Despite demand for this database, the initial activation price of this database ($30,875) is something that cannot be easily absorbed into the Library’s current material budget. The Miami University Libraries has not seen a budget increase in the past 6 years, despite the fact that the cost of journals and scholarly publishing has continued to rise at a rate that outpaces the consumer price index and inflation in higher education.1 It is for this reason that the library is proposing to use student technology fee funds to acquire a very desirable new resource that will be accessible to all students, and will be used widely in the curriculum of courses in multiple departments, including English, American Studies, Graphic Design, Media/Journalism/Film, Architecture, Interactive Media Studies, Teacher Education, History, Women and Gender Studies, and the American Cultures and English program. The Libraries would be able to provide $15,875 of the total cost and are requesting $15,154 from the Tech Fee budget.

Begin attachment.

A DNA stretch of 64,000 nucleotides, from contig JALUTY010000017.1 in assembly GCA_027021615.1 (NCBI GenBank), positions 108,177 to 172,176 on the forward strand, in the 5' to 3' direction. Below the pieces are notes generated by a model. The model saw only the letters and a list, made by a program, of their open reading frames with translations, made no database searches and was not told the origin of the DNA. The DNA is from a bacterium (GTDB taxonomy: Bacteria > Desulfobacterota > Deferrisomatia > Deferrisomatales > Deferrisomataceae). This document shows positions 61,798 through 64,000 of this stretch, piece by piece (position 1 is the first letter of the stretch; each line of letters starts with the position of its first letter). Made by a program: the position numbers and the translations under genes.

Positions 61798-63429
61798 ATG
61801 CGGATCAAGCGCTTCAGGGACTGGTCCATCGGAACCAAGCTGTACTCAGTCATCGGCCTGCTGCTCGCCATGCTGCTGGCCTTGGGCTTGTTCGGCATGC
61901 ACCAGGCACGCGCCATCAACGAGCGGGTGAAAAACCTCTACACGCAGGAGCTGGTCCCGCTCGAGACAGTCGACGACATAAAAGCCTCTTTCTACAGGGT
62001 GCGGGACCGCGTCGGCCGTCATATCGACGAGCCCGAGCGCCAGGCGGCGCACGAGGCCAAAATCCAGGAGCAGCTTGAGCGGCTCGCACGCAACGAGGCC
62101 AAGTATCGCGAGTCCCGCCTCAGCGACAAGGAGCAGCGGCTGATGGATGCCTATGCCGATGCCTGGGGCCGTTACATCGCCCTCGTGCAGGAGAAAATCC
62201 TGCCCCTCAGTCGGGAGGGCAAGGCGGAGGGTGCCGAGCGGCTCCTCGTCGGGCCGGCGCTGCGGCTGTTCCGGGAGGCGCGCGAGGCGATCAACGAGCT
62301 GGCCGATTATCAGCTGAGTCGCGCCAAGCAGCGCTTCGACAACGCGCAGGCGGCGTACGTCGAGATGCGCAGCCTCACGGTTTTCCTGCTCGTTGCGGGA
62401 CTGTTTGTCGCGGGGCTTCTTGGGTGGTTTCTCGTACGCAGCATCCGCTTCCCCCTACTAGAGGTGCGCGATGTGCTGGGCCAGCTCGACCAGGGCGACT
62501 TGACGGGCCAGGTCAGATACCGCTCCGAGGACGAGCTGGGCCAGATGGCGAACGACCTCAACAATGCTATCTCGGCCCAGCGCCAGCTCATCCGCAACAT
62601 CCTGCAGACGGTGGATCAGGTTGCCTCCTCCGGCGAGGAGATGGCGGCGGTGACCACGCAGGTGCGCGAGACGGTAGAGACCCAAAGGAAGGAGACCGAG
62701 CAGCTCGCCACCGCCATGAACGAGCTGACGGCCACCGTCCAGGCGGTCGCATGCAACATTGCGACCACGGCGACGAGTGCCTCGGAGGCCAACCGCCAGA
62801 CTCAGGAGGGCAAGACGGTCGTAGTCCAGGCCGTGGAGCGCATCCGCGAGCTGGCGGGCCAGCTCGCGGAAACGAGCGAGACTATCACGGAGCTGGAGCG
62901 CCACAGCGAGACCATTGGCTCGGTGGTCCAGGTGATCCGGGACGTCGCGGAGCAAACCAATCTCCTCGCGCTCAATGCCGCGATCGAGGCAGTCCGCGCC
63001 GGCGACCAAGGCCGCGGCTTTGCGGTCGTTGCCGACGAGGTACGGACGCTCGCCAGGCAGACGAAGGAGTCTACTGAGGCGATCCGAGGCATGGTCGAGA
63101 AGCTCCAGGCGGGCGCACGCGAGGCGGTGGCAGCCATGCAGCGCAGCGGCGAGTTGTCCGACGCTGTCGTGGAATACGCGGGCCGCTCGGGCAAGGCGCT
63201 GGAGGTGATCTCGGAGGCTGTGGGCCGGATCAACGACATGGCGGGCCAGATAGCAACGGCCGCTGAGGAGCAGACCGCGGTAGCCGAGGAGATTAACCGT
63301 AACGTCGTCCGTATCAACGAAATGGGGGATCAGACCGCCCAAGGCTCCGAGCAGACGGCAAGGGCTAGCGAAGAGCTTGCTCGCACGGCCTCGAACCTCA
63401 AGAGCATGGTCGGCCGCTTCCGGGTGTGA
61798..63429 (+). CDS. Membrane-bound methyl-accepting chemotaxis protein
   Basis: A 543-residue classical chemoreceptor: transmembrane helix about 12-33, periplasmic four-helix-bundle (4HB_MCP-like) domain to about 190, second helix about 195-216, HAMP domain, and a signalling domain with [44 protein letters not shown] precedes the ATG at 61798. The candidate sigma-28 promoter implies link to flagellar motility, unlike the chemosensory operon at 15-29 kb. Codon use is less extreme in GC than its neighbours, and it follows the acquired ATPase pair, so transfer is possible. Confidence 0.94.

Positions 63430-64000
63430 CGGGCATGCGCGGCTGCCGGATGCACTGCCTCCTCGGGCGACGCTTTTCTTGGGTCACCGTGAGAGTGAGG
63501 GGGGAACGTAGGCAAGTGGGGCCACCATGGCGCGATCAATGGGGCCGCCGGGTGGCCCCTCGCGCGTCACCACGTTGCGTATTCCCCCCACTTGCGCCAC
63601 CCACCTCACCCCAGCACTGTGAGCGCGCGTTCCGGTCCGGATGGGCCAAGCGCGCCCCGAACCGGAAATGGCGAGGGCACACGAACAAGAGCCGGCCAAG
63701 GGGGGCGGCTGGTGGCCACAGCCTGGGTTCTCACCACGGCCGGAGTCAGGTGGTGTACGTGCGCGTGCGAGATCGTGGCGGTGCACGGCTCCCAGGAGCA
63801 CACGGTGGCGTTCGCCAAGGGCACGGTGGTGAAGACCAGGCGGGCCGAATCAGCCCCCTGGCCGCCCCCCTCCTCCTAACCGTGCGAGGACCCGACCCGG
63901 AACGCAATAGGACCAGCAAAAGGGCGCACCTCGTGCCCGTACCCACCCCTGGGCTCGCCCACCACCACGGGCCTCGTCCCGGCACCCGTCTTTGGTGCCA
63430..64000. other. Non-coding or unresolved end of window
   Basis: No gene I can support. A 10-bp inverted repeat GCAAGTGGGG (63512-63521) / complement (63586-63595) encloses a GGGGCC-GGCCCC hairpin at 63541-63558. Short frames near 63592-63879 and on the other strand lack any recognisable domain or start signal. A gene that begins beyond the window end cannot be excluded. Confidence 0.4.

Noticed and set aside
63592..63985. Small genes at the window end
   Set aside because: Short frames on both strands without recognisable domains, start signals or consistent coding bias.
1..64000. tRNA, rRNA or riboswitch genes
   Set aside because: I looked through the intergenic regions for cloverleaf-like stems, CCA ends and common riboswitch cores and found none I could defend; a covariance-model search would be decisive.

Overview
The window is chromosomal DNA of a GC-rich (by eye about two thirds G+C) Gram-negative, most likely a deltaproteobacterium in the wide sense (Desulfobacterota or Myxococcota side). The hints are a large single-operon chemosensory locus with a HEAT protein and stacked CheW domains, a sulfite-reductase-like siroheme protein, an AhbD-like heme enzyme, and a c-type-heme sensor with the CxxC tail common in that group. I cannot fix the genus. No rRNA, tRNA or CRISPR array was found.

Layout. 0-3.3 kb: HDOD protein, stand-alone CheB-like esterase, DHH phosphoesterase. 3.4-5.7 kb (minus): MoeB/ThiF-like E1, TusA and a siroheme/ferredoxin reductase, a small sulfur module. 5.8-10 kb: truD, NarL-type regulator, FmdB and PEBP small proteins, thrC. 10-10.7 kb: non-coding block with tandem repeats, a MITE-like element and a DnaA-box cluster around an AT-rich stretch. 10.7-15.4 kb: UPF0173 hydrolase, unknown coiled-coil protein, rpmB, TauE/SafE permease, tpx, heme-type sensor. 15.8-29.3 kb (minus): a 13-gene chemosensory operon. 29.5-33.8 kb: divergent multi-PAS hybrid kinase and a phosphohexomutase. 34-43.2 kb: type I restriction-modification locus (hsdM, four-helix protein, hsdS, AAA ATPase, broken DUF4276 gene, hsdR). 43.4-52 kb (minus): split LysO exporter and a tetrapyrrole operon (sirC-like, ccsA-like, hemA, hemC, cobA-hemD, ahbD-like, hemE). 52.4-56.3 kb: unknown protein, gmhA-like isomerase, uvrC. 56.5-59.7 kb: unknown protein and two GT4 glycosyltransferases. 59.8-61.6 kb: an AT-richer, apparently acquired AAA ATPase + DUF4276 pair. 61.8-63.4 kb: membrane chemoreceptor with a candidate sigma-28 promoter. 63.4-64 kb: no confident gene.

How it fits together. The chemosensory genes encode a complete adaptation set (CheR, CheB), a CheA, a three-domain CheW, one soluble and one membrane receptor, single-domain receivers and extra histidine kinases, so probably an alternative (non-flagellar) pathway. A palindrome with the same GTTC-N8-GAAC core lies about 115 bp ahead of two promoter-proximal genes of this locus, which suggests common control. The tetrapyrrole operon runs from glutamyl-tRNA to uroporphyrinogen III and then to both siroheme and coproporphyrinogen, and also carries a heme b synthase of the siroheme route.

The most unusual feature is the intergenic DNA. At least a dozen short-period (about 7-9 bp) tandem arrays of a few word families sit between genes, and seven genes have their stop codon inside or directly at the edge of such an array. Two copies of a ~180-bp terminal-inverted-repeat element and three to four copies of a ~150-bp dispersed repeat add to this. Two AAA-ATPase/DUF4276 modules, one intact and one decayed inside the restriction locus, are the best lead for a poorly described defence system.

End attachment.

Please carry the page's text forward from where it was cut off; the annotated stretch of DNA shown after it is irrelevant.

The criteria state that technology fee projects should benefit students in innovative and/or significant ways. How would you describe the innovation and/or the significance of your project?: This database moves students from printbased research into accessing highquality digital primary source scholarship. Some of the information in American Consumer Culture is unique to this database and not available elsewhere, making it a resource that can result in innovative new projects and original research conducted by students or faculty.